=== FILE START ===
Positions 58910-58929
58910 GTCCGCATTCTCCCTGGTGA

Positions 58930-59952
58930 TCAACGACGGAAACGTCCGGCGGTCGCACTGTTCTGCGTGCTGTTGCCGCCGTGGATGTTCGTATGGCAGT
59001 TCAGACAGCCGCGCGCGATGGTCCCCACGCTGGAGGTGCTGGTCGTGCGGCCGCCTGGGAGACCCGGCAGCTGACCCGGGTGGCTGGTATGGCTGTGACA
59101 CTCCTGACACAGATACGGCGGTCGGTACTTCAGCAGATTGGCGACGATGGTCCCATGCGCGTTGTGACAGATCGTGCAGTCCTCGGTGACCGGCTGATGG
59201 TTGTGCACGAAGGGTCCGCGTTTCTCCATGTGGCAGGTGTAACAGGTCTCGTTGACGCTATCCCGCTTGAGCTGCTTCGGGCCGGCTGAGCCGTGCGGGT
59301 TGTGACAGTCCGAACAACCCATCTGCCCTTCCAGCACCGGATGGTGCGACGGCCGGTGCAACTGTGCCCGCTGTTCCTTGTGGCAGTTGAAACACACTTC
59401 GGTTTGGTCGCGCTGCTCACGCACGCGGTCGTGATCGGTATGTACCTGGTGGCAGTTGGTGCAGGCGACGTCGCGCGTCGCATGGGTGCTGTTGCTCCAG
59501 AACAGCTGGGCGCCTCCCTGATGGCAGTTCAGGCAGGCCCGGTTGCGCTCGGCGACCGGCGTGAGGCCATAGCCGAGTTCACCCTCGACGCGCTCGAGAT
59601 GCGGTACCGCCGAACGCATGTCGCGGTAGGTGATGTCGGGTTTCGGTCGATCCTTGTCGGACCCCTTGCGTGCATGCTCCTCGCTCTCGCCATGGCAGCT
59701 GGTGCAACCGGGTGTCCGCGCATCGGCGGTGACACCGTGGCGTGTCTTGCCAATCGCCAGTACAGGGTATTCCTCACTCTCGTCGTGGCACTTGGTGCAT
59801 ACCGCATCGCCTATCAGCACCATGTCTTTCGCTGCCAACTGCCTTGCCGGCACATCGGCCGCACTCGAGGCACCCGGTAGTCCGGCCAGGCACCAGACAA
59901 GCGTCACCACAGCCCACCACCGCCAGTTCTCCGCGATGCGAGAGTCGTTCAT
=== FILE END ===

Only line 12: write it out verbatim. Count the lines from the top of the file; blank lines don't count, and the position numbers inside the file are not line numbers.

59701 GGTGCAACCGGGTGTCCGCGCATCGGCGGTGACACCGTGGCGTGTCTTGCCAATCGCCAGTACAGGGTATTCCTCACTCTCGTCGTGGCACTTGGTGCAT